Academic journal article Monthly Labor Review

A New Approach to Work-Hour Instability

Academic journal article Monthly Labor Review

A New Approach to Work-Hour Instability

Article excerpt

Before the 1938 enactment of the Fair Labor Standards Act (FLSA), workers often faced subsistence wages and untenably long work hours. The FLSA was created to ensure a basic standard of living for all workers. The approach was twofold: a minimum wage was established so workers could earn livable wages, and overtime pay was mandated to help guard against exploitatively long work hours. In "Underwork, work-hour insecurity, and a new approach to wage and hour regulation" (Industrial Relations, October 2015), authors Charlotte Alexander and Anna Haley-Lock juxtapose the workplace conditions the FLSA was designed to address with the challenges faced by hourly or low-wage workers in today's labor force. Alexander and Haley-Lock find the FLSA only partially addresses the needs of today's workers, many of whom have work hours that are too few, too variable, and too unpredictable.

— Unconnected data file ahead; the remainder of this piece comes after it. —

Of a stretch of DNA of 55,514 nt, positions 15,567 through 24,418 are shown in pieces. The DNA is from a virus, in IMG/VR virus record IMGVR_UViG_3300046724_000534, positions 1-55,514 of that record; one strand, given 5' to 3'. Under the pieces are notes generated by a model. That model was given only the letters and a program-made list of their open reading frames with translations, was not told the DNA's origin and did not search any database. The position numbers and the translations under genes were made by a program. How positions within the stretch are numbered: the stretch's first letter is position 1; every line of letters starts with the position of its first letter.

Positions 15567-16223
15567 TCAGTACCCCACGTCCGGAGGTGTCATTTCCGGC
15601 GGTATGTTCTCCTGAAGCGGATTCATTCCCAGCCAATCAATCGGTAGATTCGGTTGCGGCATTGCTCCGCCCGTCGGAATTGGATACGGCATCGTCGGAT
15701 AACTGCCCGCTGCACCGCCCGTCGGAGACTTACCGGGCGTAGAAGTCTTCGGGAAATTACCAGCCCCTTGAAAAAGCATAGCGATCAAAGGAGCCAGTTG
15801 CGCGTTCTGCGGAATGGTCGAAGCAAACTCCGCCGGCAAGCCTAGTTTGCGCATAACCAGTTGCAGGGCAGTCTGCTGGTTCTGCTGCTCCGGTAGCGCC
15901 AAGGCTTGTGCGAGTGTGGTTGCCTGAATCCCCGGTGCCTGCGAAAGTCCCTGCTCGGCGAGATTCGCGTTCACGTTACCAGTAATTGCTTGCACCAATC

Alexander and Haley-Lock focus on hourly or low-wage workers who are subject to "just-in-time scheduling," meaning they can be sent home before the end of a scheduled shift when there is a lag in customer traffic. This phenomenon, which is also known as "early send home," is a function of an employer's goal to reduce or eliminate labor costs. Workers in these situations cannot predict their earnings or plan ahead, and worklife balance for them is tenuous.

Some unions, some private employers, and some states have attempted to address the problem of work-hour insecurity. …

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